The detective cocked his head slightly, pretending to seriously contemplate this, before jumping back and sending a kick harshly to the fellow's ribcage. The man jerked his knife arm down quickly as he flew back with a grunt, and the knife slit across Holmes' thigh. Holmes stumbled back quickly, holding back a hiss, only to bump into the tallest man. He twisted to turn to the man gripping his left arm, using his heel to dig into his gut. The man let go with a pained gasp, but not before yanking and twisting Holmes' arm at a dangerous angle. Grimacing, Holmes quickly after used his free elbow to try to dig into the side of the man clutching his right arm.

This bloke seemed to see the attack coming, for he stepped out of the way accordingly. The detective temporarily lost his balance and felt gravity begin to pull at his body. However, he managed to push himself back upright by using the wall, just in time to dodge another blow to his shoulder.

He'd nearly forgotten about 'lean hawk-nose man' who'd held his left arm, until he was reminded of his presence when the man's bony fist collided with a spot between Holmes' shoulder blades with full force. The detective fell forwards and caught himself from falling flat on his face with his palms, stiffening in slight shock as the wind was knocked out of him. He tumbled over quickly to avoid any further blows from behind, but as he did he was met with a knee to the jaw. The blow shoved him backwards to be sprawled on his back on the ground.

A heavy, slush-covered boot crashed into his ribs with a sickening crack. Holmes bit his lip as to not cry out as it lifted to land a second time, twisting into him and further crushing his ribs, then again to drill into his stomach. Gasping in an attempt to draw in air, he replied with a forceful kick to the side of 'lean hawk-nose's' other knee, causing the man to howl in pain and curse loudly. Holmes finished him off by grabbing the boot still planted on him and yanking it with all of his strength, sending the man to fall backwards and hit his head on the edge of a table with a crack, rendering him unconscious.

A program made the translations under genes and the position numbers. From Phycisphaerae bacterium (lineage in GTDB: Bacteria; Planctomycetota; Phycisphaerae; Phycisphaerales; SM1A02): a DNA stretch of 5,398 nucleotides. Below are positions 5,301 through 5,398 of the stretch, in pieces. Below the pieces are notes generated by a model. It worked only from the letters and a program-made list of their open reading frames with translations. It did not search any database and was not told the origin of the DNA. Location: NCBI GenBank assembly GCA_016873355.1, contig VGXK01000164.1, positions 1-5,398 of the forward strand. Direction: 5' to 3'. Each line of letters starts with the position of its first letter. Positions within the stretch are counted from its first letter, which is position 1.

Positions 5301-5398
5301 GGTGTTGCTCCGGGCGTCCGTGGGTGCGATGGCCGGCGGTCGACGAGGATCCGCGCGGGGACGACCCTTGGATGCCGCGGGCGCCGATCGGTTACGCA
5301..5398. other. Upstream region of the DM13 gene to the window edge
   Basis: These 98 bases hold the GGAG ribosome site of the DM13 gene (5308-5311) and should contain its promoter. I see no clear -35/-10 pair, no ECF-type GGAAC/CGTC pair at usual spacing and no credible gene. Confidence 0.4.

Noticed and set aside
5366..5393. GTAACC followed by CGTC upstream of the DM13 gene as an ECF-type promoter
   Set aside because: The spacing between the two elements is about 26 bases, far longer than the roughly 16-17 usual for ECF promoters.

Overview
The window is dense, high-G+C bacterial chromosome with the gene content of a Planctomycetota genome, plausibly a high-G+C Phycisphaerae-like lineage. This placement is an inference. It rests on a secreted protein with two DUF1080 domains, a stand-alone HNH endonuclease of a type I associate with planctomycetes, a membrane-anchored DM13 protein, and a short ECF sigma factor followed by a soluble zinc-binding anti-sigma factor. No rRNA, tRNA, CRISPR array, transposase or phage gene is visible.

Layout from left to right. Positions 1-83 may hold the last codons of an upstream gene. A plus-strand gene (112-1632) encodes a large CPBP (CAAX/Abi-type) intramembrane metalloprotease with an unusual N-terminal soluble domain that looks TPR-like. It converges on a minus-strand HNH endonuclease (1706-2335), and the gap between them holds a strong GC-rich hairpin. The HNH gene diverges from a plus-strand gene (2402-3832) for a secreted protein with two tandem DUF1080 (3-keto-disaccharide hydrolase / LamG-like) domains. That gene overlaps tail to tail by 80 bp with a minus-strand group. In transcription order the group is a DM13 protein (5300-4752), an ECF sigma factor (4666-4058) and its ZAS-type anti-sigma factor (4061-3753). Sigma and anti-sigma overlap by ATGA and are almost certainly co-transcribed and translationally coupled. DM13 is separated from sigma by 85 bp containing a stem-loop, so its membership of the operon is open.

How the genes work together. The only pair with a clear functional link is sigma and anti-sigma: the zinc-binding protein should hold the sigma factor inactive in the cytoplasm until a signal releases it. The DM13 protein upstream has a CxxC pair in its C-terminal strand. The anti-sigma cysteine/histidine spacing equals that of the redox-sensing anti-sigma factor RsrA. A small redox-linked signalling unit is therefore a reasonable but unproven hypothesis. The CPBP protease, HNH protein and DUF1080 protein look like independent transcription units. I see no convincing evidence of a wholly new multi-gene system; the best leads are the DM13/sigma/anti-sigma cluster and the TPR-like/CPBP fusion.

Holmes pushed himself back to his feet quickly as he could manage, his features contorted with pain as he clutched his ribs. He spun around to face the man who had previously held down his right arm and blocked a punch meant to hit him square in the face. To return the favor, he backhanded the furious man's cheek before delivering a jab to his diaphragm. The gent obviously suffered greatly from the blow, but still continued to deliver another hit in the direction of Holmes' hip of which the smaller man dodged. Though he was injured, he was holding his own fairly well considering the odds, he thought to himself.

It was then he allowed himself an incredibly stupid thought to cross his mind; maybe one man doesn't make quite the difference. This one second wasted easily could've prevented him from not seeing the tall man with the small lead pipe approaching in the window.

Perhaps he could've stopped it from colliding with his head once again with a deafeningly loud sound. He didn't feel it when he fell to his knees and toppled over, and he didn't see the satisfied smirk that the tall man sent down at him- darkness was quick to fully overtake him and sweep him away.